STRIKE action often makes life difficult for all of us — including, of course, those people on strike… but what’s the alternative?
Over the last 12 years wages have fallen massively in “buying power,” and many jobs have been scrapped so that workers (just about all of us) are forced to work longer hours, with bigger targets, for pay that buys less and less.
There is every sign that this will continue.
Meanwhile, the big businesses that are running our services — energy, fuel, transport, post and communications, the health service, education — are making billions in profit, which goes on huge CEO salaries and bonuses and shareholder payouts.
Fossil fuel companies have been reaping record-breaking profits, while continuing to worsen the climate crisis for us and people throughout the world.
The cost of living — housing, food, heating and other essentials — is accelerating every day, as is foodbank use and debt.
Yet workers (all of us) are told we have to accept more pay cuts — far less than inflation — and that there will be MORE cuts to benefits and public services.
Later this month, Chancellor Jeremy Hunt will deliver the financial statement and he has already said that “tough choices” have to be made, with “eye-watering” consequences.
This means further brutal austerity measures which will not only disastrously affect the 14.5 million people already living in poverty — including 4.3 million children — but also all of us who are finding it increasingly difficult and impossible to manage.
The employers and politicians leave us to face hardship and growing poverty, and use racism to try to divide us and divert blame from themselves for the state we are in.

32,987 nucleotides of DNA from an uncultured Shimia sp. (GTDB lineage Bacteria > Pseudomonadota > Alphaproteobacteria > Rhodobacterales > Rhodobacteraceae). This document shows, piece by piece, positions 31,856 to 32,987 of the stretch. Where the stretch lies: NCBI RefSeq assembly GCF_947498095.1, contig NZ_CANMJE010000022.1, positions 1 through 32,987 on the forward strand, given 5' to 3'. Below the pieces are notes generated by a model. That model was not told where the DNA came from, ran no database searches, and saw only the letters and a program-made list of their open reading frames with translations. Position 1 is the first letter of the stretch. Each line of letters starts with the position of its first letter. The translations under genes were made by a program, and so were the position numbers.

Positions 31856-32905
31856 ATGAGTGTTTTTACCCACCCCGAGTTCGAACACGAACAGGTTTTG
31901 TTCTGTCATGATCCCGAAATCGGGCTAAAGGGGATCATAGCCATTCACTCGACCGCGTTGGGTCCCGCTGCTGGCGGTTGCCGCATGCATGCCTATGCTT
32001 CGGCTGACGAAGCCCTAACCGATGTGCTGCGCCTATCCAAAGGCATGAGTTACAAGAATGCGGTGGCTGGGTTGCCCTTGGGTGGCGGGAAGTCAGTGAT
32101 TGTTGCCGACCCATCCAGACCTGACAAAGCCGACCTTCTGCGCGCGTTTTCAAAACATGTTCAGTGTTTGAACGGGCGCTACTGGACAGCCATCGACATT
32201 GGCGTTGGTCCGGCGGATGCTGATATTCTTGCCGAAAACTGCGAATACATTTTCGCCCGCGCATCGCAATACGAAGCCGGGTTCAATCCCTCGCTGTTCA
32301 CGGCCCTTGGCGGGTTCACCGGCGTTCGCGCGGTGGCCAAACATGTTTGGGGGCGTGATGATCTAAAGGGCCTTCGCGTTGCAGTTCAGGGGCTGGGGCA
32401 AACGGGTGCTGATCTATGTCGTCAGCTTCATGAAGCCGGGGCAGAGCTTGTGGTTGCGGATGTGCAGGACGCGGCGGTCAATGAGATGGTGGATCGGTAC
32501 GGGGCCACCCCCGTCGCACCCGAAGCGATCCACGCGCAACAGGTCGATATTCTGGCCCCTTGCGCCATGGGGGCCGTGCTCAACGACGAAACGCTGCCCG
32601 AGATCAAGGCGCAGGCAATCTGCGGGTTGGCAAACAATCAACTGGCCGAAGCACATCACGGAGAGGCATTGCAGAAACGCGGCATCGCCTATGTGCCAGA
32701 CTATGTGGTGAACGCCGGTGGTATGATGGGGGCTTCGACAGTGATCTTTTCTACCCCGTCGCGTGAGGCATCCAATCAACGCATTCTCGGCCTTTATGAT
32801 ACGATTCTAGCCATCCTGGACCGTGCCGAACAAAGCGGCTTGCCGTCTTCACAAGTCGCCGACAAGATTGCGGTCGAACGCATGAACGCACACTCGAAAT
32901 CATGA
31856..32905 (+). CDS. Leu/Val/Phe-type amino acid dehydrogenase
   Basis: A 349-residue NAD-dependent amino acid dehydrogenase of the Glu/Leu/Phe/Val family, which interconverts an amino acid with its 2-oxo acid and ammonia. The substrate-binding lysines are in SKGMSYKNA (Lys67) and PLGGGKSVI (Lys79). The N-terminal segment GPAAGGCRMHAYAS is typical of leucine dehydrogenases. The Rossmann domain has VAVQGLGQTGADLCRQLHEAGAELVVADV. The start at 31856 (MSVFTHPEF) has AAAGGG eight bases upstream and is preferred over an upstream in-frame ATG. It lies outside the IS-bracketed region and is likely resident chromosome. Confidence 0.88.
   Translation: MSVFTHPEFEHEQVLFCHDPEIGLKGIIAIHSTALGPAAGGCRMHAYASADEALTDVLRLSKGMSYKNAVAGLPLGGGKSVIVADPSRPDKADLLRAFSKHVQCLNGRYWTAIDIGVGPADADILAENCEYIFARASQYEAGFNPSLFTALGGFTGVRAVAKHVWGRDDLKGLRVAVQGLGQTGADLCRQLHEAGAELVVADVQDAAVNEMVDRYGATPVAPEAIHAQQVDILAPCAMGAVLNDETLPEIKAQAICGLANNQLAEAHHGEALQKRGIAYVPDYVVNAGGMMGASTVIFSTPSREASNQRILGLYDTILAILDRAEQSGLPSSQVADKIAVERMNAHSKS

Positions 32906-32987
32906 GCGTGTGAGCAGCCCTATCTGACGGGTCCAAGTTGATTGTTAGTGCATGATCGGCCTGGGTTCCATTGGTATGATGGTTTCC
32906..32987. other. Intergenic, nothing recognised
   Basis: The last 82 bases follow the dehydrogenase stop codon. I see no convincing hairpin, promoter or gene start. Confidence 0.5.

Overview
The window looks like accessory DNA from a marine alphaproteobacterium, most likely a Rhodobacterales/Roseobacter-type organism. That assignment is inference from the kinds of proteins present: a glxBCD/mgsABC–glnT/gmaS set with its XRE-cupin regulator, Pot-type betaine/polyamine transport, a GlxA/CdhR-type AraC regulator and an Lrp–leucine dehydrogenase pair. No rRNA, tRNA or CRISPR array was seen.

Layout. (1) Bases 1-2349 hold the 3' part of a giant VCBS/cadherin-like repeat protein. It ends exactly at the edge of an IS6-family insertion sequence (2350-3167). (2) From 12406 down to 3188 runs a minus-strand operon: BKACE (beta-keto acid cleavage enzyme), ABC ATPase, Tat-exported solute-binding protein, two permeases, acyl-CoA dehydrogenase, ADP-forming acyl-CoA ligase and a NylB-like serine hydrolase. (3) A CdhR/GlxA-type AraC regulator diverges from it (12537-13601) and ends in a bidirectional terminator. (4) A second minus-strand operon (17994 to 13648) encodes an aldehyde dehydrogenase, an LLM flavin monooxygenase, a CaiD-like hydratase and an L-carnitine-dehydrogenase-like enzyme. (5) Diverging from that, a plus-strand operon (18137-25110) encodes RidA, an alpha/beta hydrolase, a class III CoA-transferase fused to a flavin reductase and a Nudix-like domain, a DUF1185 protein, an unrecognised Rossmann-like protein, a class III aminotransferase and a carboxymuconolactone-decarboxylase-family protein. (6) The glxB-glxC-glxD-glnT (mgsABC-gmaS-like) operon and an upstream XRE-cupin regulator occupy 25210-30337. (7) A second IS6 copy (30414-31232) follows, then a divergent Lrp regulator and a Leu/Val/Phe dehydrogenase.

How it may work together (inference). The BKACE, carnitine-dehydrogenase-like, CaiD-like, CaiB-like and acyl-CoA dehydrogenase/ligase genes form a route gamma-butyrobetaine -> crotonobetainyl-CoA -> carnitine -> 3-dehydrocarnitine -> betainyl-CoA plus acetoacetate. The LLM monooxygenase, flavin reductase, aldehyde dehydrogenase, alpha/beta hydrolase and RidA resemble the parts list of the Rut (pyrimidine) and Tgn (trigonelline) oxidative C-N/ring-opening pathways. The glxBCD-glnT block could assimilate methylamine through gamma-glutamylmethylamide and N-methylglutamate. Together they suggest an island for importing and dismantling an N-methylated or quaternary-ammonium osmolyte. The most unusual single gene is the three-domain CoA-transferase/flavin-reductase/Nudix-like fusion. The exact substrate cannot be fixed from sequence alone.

That’s why we all need to stand up for ourselves — together — and to support workers and unions who are saying “Enough is enough.”
We are likely to see more strikes from civil servants to nurses, from fast-food workers to binmen, from teachers to dockers, from barristers to midwives.
They do not want to strike but have reached the end of their tether — and are all saying that the welfare of our people must come first, instead of massive personal and corporate wealth and power of billionaires.
Today many Derby people will be joining a big demonstration in London against more austerity, hardship and poverty. But this won’t be put right until whole communities throughout Britain say “Enough is enough!”
Joginder Bains, Indian Workers Association, Derby
Bob Bonner, Derby music promoter
Vanessa Boon, FairChanceDerby
Rob Davidson, Aslef rail union Derby
Marios Doucas, Derby People’s Assembly
Joel Else, schools and education campaigner
Gez, Musician and AlphaProCreative — Derby
Bill Greenshields, William Paul Society
Moz Greenshields, Derby Silk Mill Festival
Colin Hampton, Derby Unemployed Workers Centre
Mark Harper, CWU post workers union Midlands
Paul Hardy, Unison Health and Derby SOSNHS
Julie Heron, Mandela Centre and “No Hungry Child” Derby
John Holmes, RMT transport union Derby
Ian Hunter, Derby Universal Credit Campaign
Sam Milnes, Solidarity Foodbank — Derby
Mair Perkins, Extinction Rebellion
Adrian Perry, Solidarity community organiser
Sonya Robotham, Black Community Matters
Elaine Rhatigan, housing campaigner
Chris Sheldon, CWU post workers union Derby
Sophie Sparham, Derby poet and performer
Danny Stevenson, Derby United Against Poverty
Eamonn Tague, Aslef rail union Midlands
Andy Till, housing campaigner
John Watson, RMT transport union Midlands